I don't think this is satisfying literature for everyone. Maybe if your real life is complex and upset at the moment, this would help you calm down and relax. I think in the past I thought it was just silly business of ladies and gentlemen in drawing rooms talking about the weather and their health. Oh, no! These are real human situations; and that is what makes the book a classic and Austen deserving of all her fame. Lovely book! Lovely narrator who does men's voices very well also.
Always moving. Always listening. Always learning. "After all this time?" "Always."
This is one of those books that I read in print years ago - and I skipped over great portions. Jane Austen's description of manners, manors and love in Victorian England is exquisitely detailed, but for the modern reader, it can be a bit of a slog.
I had listened to Pride and Prejudice and really enjoyed it, so I decided to give Emma another try, but this time on Audible. The first couple of hours were dense and I kept when anything was going to happen. Having watched the movie "Clueless" (based on Emma), I knew it would eventually.
Things finally got moving, and I enjoyed the book. I was amused by some of the characters - particularly one introduced in Part 2. Saying who it is would be a spoiler, so I won't do that - but I found the character as cringe-worthy as Emma did. In modern times, the character is someone you would friend on Facebook, but shortly have to turn off the person's update feed on your News page because the person is so annoying, opinionated and has a complete lack of social grace. That person would be the kind of person who would desperately troll for "likes".
Juliet Stevenson's audio narration brought the characters to life, but there were a few times when she narrated in the voice of the wrong character.
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I am not a Jane Austen fan but have enjoyed listening to a few of her audiobooks. I did not much like Emma though. It lacked the joyfulness of the others. However, Juliet Stevenson's reading was so amazing, especially her characterization of the talkative Miss Bales(?).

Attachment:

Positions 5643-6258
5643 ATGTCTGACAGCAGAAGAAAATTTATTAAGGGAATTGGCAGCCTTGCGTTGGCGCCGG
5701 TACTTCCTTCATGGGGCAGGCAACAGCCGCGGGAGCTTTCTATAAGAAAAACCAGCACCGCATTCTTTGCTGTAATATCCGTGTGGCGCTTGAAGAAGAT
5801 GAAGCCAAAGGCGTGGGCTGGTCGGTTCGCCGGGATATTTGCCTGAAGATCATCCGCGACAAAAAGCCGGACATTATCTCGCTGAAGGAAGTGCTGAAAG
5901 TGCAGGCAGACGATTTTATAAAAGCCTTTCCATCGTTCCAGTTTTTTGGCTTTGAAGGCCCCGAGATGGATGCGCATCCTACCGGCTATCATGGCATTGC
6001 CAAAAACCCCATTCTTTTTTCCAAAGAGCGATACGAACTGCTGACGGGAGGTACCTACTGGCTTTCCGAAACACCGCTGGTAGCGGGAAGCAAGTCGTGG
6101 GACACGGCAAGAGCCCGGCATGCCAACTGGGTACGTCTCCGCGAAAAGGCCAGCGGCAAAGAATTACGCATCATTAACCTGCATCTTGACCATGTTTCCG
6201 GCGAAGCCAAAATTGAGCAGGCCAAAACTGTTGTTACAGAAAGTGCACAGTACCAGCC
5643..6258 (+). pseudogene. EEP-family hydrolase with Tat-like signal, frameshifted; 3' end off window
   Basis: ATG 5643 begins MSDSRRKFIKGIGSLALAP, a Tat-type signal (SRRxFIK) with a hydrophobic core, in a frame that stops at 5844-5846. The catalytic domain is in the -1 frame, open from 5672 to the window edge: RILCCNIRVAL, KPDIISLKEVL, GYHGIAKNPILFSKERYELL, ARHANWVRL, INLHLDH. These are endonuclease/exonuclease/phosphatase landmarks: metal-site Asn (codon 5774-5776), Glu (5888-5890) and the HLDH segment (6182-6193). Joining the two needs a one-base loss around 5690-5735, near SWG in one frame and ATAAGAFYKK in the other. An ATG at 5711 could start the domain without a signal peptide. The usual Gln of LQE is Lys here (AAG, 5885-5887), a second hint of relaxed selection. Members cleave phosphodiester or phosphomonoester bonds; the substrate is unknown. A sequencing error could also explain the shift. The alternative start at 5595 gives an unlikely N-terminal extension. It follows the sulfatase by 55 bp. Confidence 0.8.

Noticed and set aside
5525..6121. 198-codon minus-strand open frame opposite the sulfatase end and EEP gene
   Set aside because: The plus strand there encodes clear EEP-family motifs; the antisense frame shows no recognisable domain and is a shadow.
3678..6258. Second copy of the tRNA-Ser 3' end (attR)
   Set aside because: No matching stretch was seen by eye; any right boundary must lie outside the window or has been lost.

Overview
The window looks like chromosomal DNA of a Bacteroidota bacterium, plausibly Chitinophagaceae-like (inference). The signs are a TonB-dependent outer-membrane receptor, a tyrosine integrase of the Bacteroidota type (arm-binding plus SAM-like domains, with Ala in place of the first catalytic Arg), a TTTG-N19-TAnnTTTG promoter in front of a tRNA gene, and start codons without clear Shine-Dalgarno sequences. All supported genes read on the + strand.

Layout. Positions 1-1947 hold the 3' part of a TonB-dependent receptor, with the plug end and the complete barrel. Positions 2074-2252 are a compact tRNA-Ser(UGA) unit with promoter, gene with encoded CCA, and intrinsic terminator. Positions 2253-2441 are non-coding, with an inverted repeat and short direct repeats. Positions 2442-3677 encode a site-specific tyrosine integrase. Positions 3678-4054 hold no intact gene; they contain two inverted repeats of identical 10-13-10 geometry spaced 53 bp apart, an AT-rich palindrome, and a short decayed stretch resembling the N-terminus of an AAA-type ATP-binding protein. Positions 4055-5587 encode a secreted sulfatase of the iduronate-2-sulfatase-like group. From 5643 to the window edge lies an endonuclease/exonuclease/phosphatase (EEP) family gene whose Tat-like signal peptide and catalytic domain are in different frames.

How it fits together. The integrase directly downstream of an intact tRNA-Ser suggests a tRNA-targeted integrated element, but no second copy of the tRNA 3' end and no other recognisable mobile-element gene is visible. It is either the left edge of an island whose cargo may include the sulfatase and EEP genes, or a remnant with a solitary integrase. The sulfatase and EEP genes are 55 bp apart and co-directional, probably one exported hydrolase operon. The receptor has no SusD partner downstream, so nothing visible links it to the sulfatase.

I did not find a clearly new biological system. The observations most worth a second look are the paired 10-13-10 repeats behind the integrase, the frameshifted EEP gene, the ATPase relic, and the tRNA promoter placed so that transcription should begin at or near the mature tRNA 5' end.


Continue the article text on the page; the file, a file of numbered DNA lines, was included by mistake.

Juliet Stevenson's narration is wonderful. I've listened to other Jane Austen's with terrible narrators, and I immediately downloaded Juliet Stevenson's versions of the same books.
I have read this book before, and am sure that I will read it again. Jane Austen continues to grab the reader and thrust them fully into the world she created around her characters. List this bookas "Must Read"!!
Sublimely Narrated. I bought a diff version 1st. Gads the shrill or something was far off for my ear! Fairly made it impossible for me to hear the story! Ironic eh? Tried again many times. Here, The words weren't rushed & elevated excitedly by the N.
The endurance Jane Austin's works as great reads to this day is remarkable. Her story in hx is 1 of true feminism. A feminist is not defined by her anatomy. So Why the parading in a preposterous giant vagina? No thank you ladies. You've got it all wrong! The whole POINT of feminism is that we will gain in equality by what we do as women & in what we decline to do. Leave the bloody tampon costumes & crassness to flush down your proverbial toilet.
Jane Austin is all woman & a feminist to the nth degree. Courageous. Bold. She revealed intelligence & women's issues in a class way. Movies are great, but do get a book to listen to her actual words as she wrote them. As for Stevens, Ive spaced first name. Sorry. I will fix by seeking another by her. She is that excellent of a narrator.